Surfrider Maui Fights to Protect Clean Water Across the U. S.

by Mara Dias

As Surfrider and our coalition partners prepare to head to the U. S. Supreme Court in early November to protect the Clean Water Act and compel the County of Maui to stop polluting the ocean with discharges of partially treated sewage from the Lahaina Wastewater Reclamation Facility, there has been a flurry of grassroots activity on the ground. This has been nurturing growing community pressure to convince the Maui County Council to withdraw their appeal and settle the case.

The Surfrider Foundation Maui Chapter and our local coalition partners, including Earthjustice, Sierra Club Maui Group, Hawaii Wildlife Fund and West Maui Preservation Association, have been holding community forums, circulating petitions and encouraging diverse community voices to speak up and offer testimony. The main goal of these grassroots efforts is to convince the Maui County Council to settle the legal case and develop long-term solutions for the beneficial reuse of the Lahaina plant’s wastewater that will protect Hawaii’s reefs and valuable freshwater resources.

As a result of this groundswell of support, the Maui County Council’s Committee on Governance, Ethics, and Transparency voted on September 6, 2019, in favor of a settlement for the County of Maui to withdraw its appeal to the U. S. Supreme Court over the continued use of injection wells by the Lahaina wastewater plant. The vote was 5-3, with Council Chair Kelly King, Committee Chair Mike Molina, Tamara Paltin, Vice-chair Keani Rawlins-Fernandez, and Shane Sinenci all supporting settlement. A big thanks goes out to everyone who showed up (there were over 300 people in attendance at the Committee hearing) and raised their voice (or pen) in support of clean water.  We are also very thankful to the council members who listened to the voices of their community and are choosing to seek responsible, long-term solutions for the County’s water management needs over continued pollution. Read moreabout the recent hearing where 64 members of the public, environmental groups and a hearteningly large contingency of local students and youth, shared their concerns for clean water in Maui and across the U. S.. 

While this recommendation from the committee is a big step in the right direction, a potential settlement must still be considered and approved by the full County Council so there is still work to do to uphold Clean Water Act protections in Maui and across the nation.  The Council will be considering this matter and receiving public testimony this friday, September 20, 2019.

Members of Surfrider Foundation Maui, Earthjustice, Sierra Club-Maui Group, Hawaii Wildlife Fund and West Maui Preservation Association present a petition with 15,962 at the office of Maui County Council Chair Kelly King (photo by Sierra Club-Maui Group)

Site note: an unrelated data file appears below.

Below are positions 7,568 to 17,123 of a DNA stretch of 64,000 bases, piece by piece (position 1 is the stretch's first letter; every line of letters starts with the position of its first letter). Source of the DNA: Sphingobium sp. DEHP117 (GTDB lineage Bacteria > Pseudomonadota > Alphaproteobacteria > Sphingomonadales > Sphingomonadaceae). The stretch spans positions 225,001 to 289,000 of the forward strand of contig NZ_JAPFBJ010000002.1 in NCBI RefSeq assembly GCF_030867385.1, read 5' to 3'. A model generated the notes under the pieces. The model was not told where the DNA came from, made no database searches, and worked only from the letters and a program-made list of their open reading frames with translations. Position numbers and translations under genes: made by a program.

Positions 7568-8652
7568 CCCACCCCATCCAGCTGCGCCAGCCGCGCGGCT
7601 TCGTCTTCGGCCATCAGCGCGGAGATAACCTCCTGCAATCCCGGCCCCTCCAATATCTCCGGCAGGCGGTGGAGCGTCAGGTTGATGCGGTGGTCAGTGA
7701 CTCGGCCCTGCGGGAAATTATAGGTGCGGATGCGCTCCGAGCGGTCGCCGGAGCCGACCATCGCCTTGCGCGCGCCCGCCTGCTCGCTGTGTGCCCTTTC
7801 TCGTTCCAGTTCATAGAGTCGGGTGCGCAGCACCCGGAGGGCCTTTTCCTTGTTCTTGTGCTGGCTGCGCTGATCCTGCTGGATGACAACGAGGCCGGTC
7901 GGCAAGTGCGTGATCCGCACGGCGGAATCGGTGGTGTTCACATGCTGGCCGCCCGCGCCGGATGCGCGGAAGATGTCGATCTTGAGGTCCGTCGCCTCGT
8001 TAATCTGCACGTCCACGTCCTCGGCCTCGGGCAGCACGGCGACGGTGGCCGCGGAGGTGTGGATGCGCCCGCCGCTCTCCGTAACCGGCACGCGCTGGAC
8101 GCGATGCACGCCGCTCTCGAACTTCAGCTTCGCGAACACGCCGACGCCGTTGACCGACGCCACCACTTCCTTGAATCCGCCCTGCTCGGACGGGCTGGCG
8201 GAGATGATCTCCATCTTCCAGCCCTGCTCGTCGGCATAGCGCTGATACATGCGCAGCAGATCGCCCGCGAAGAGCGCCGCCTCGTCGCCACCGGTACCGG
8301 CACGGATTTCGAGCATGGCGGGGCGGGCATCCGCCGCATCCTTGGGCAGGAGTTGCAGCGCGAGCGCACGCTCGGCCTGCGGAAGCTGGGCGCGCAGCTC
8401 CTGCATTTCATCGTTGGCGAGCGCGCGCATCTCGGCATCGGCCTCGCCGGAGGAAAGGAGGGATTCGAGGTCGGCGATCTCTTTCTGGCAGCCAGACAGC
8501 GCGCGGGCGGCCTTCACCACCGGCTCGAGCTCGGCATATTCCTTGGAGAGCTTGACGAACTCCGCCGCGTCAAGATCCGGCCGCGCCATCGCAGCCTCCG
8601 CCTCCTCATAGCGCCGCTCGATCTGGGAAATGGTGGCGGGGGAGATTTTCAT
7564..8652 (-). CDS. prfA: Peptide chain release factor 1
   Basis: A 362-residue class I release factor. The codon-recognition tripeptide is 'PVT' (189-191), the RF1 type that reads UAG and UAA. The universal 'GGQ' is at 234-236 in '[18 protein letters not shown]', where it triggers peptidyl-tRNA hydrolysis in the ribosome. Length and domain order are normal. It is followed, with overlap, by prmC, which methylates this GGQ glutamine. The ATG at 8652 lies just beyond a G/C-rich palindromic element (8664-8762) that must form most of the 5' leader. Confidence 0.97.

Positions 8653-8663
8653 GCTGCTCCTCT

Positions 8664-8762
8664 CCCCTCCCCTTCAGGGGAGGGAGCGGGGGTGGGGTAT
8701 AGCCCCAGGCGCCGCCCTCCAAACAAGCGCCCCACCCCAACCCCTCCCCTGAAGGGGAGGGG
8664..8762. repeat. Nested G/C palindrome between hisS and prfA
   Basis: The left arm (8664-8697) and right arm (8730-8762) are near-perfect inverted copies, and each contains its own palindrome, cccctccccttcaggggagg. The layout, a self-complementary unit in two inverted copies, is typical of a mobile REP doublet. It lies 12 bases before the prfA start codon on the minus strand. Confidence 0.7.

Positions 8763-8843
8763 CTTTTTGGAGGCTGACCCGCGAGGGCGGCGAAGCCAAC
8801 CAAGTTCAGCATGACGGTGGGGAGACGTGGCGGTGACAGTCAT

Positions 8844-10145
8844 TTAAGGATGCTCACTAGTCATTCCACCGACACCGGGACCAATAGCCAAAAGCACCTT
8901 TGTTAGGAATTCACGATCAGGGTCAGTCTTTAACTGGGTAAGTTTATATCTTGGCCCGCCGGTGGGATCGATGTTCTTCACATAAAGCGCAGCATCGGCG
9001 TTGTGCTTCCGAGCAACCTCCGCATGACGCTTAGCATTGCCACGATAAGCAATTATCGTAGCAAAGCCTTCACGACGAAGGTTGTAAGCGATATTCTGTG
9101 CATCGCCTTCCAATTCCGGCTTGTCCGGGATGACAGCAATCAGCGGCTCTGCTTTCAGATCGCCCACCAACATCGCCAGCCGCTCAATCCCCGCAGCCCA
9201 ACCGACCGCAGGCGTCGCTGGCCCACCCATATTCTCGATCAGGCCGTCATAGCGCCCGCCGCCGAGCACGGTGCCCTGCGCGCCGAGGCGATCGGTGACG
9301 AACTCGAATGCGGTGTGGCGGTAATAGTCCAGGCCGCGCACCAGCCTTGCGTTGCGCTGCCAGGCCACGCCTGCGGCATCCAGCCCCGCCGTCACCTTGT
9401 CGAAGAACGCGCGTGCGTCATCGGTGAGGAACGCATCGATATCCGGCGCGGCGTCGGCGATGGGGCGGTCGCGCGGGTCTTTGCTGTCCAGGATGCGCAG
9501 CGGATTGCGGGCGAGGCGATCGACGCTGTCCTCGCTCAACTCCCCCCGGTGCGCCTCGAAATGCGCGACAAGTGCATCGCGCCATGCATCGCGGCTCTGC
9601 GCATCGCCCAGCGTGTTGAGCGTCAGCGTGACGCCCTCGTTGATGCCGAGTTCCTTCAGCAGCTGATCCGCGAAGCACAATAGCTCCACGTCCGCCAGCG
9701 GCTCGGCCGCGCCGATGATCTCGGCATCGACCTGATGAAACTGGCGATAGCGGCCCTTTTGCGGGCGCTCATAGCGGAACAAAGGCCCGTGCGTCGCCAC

What’s at stake?

This case is about more than protecting water quality and the coral reef ecosystem at Kahekili Beach Park where the injected wastewater ends up in the Pacific Ocean. This case is also about defending the Clean Water Act and its ability to protect our waterways from pollution, regardless of the route of discharge into protected waterways.

The County of Maui argues that it does not require Clean Water Act permits for its pollution because it is discharging partially-treated sewage through groundwater and not directly into waters of the U.S. However, the results from an EPA-funded tracer dye study, conducted by the University of Hawaii Manoa, showed conclusively that the Lahaina sewage flows with the groundwater into nearshore waters off Kahekili Beach. In addition, a 2017 peer-reviewed study conducted by the U.S. Geological Survey documented the ongoing and serious harm to the Kahekili Beach reef.

Two lower courts have agreed with Surfrider and our co-plaintiffs and have ruled that the County of Maui violated the law by injecting treated sewage into the groundwater, which enters the Pacific Ocean, a protected U.S. body of water covered by the federal Clean Water Act. The resulting Ninth Circuit Opinion, written by Judge D.W. Nelson on behalf of a unanimous panel of judges, stated, “This case is about preventing the County from doing indirectly that which it cannot do directly.”

Now that this case is currently scheduled to go before the U. S. Supreme Court, the Maui injection wells lawsuit is being supported by large-scale corporate polluters like the American Petroleum Institute and the National Mining Association. They are using this case to sabotage the Clean Water Act and possibly reduce liability for environmental disasters like cyanide drainage from mines and leaking oil pipelines. Learn more about the legal case here

What can you do to help?

If you live on Maui, Show Up and Be Heard! There is ONE more vote to go to settle the case when the full County Council meets on Sept 20 at 9:00am on the 8th floor of the County Building at 200 High Street, Wailuku, Maui.  Please come and wear BLUE to remind those who voted “Yes”- that they are still supported and much appreciated! 

If you can’t make the hearing in person, please use this action alert to ask the Mayor and all Council Members to support settlement of the Lahaina case. 

Regardless of where you live across the nation, if clean water is important to you and you’d like to continue to rely on the Clean Water Act to protect water quality in your community, please use this action hosted by our coalition partners at the Sierra Club Maui Group, to thank Committee Chair Mike Molina and all the committee members who voted to support responsible water management on Maui and settle the lawsuit. Just click here to send in your thanks. 

Kaheliki Beach is a popular destination enjoyed by swimmers, snorkelers and paddlers